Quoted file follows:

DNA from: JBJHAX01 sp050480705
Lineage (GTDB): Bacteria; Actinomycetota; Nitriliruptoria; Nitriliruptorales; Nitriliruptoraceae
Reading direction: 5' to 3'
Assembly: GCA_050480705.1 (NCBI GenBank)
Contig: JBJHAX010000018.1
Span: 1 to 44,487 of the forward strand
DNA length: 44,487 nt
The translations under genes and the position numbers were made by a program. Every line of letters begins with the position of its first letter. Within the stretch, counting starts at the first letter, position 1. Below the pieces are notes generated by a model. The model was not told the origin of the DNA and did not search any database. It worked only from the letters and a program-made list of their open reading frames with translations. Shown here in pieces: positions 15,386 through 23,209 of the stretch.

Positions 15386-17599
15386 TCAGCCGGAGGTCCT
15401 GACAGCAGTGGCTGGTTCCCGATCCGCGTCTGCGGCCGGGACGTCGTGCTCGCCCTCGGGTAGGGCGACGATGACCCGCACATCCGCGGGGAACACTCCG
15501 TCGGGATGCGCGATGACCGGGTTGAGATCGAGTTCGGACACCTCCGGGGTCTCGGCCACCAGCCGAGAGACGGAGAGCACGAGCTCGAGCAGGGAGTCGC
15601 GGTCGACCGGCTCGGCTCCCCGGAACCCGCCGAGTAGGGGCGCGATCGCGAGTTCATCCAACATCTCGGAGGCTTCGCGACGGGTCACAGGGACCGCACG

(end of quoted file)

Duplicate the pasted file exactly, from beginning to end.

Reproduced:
DNA from: JBJHAX01 sp050480705
Lineage (GTDB): Bacteria; Actinomycetota; Nitriliruptoria; Nitriliruptorales; Nitriliruptoraceae
Reading direction: 5' to 3'
Assembly: GCA_050480705.1 (NCBI GenBank)
Contig: JBJHAX010000018.1
Span: 1 to 44,487 of the forward strand
DNA length: 44,487 nt
The translations under genes and the position numbers were made by a program. Every line of letters begins with the position of its first letter. Within the stretch, counting starts at the first letter, position 1. Below the pieces are notes generated by a model. The model was not told the origin of the DNA and did not search any database. It worked only from the letters and a program-made list of their open reading frames with translations. Shown here in pieces: positions 15,386 through 23,209 of the stretch.

Positions 15386-17599
15386 TCAGCCGGAGGTCCT
15401 GACAGCAGTGGCTGGTTCCCGATCCGCGTCTGCGGCCGGGACGTCGTGCTCGCCCTCGGGTAGGGCGACGATGACCCGCACATCCGCGGGGAACACTCCG
15501 TCGGGATGCGCGATGACCGGGTTGAGATCGAGTTCGGACACCTCCGGGGTCTCGGCCACCAGCCGAGAGACGGAGAGCACGAGCTCGAGCAGGGAGTCGC
15601 GGTCGACCGGCTCGGCTCCCCGGAACCCGCCGAGTAGGGGCGCGATCGCGAGTTCATCCAACATCTCGGAGGCTTCGCGACGGGTCACAGGGACCGCACG